And sure, sometimes this lavishing of love on Jesus and on Jesus’ buildings might even lead to a congregation selling the building because they love praising Jesus in the building too much to let it die a slow death. Instead, they might decide, let there be a new life – perhaps another congregation that is on the rise purchasing the space, or an opportunity for the secular world to inhabit sacred space and perhaps thereby bring about subtle or radical change when someone comes through the doors who never would have come through the doors of a church.

Let our buildings be like anointing Jesus’ feet. Lavishing love on our Savior, we gather for worship and we weed and we mulch. We send regular donations and we carry out capital campaigns and we refurbish and we fix up. Sometimes we even say good bye. At best we also practice saying good bye even when we do not leave or sell the building. Perhaps especially then, when we stay in buildings for many, many years, we need to be continually saying good bye to anything that says “no” to praising Christ. And “yes” to all that will be a part of anointing Christ’s feet, Christ who is the source of our new life story. Why say no when Christ makes it possible to say yes? Why say “no” when Christ’s very nature is resurrection and change, not resurrection back to the way things were, but resurrection to a new life that is better than we could ever imagine.

Even as God helped the Israelites who had been cast out of their houses and land by the Babylonians; even as God helped the Israelites to journey home again, so we, too, are given the road upon which to journey home. And the vehicle in which to travel. For Mary’s anointing of Jesus’ feet was indeed a prefiguring of his death. And because Jesus willingly died on the cross and then rose from the dead, this story does not have to end with sin and brokenness that tears people down. This story can end with congregations experiencing renewal as they meet the world around us with the new life story. This story can end with us as people learning the worth of buildings, and how to build a sense of worth for our physical body and beings as well as that of everyone around us, no exceptions. In these and other ways we can praise God.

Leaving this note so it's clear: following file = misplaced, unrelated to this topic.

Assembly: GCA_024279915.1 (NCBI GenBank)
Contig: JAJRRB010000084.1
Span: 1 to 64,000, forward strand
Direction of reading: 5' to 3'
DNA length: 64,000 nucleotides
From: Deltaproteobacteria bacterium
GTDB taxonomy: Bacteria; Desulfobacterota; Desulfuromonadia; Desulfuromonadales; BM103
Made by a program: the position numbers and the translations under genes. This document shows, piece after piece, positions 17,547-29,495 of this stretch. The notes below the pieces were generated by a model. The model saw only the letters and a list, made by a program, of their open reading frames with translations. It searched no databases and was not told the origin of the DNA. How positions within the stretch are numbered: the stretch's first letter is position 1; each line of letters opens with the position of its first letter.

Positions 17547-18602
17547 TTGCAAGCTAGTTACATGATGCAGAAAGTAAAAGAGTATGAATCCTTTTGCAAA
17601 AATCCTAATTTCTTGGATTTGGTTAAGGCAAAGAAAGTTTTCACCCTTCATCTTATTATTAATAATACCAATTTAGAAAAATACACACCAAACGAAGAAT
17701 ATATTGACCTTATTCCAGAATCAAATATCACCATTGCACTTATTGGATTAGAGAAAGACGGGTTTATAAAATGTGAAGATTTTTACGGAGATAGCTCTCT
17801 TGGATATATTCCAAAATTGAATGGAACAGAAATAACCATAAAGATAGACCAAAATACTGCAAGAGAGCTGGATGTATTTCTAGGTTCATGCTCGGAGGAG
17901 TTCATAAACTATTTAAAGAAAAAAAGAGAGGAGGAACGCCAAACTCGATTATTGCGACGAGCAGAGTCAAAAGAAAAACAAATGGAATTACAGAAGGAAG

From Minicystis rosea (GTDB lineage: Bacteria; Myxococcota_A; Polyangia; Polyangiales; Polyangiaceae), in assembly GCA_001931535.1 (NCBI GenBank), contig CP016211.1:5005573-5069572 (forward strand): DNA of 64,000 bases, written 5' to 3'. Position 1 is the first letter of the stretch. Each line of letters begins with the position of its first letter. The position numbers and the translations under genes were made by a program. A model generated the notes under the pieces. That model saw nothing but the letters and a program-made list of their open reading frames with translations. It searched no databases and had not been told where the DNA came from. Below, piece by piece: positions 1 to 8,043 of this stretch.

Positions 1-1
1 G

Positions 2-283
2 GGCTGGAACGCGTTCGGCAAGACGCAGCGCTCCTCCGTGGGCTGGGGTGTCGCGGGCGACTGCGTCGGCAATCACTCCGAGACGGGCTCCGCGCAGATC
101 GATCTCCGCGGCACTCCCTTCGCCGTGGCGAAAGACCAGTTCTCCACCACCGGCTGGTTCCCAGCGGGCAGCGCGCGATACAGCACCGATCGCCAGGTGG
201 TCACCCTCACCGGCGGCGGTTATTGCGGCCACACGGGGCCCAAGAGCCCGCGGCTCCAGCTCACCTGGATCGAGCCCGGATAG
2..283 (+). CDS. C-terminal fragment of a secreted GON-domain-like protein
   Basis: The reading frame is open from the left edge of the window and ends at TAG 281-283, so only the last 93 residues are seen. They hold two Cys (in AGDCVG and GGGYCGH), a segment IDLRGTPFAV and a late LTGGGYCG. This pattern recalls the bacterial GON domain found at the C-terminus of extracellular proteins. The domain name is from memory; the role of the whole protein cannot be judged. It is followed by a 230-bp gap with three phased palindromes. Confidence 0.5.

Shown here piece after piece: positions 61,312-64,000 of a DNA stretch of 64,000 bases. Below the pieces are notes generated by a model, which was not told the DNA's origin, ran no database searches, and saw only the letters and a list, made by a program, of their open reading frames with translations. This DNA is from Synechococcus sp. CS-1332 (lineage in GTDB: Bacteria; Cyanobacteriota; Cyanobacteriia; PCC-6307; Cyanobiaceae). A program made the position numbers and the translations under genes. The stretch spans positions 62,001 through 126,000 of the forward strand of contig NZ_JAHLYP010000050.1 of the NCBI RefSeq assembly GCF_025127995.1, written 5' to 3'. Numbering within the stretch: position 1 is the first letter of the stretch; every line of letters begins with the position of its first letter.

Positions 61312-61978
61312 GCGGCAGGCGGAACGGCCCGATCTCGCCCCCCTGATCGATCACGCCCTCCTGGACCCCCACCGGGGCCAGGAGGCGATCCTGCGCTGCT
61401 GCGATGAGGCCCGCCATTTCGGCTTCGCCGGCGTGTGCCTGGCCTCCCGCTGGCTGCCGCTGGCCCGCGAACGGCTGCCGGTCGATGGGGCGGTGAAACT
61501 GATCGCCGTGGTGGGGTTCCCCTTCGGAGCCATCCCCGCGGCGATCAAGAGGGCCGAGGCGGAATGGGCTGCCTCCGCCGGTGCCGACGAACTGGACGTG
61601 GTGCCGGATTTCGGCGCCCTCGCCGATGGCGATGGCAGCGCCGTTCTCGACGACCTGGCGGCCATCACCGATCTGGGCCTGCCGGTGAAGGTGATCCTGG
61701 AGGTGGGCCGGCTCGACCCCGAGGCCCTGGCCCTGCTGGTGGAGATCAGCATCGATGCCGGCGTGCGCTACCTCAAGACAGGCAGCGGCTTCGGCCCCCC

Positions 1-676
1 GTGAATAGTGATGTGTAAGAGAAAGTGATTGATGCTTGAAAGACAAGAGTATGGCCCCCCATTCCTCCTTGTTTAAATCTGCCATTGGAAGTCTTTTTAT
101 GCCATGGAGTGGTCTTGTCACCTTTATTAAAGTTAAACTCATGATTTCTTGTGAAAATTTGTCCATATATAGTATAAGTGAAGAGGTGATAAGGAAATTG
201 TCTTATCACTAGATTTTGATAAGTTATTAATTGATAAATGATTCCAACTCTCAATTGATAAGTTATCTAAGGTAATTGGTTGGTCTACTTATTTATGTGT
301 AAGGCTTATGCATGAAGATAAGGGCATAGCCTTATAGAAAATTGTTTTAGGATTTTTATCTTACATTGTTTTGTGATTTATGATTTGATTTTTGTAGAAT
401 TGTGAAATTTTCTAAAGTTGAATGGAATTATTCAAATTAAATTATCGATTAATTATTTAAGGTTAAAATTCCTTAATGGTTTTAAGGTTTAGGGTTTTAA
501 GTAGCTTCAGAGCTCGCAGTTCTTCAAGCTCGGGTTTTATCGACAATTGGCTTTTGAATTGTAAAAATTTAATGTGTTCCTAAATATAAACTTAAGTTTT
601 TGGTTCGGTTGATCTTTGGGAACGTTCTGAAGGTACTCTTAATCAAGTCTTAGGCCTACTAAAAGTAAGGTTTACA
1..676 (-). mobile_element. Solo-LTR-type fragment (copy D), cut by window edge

“Thus says the Lord…I am about to do a new thing.’ Do you not perceive it? I will make a way in the wilderness and rivers in the desert.” (Isaiah 43:19)

Let’s lean in with God’s help and be a part of the new thing Christ is doing. The change that comes with resurrection work. Let’s be a part of building sanctuary in the wilderness and providing rivers in the sometimes deserts of this world. Amen.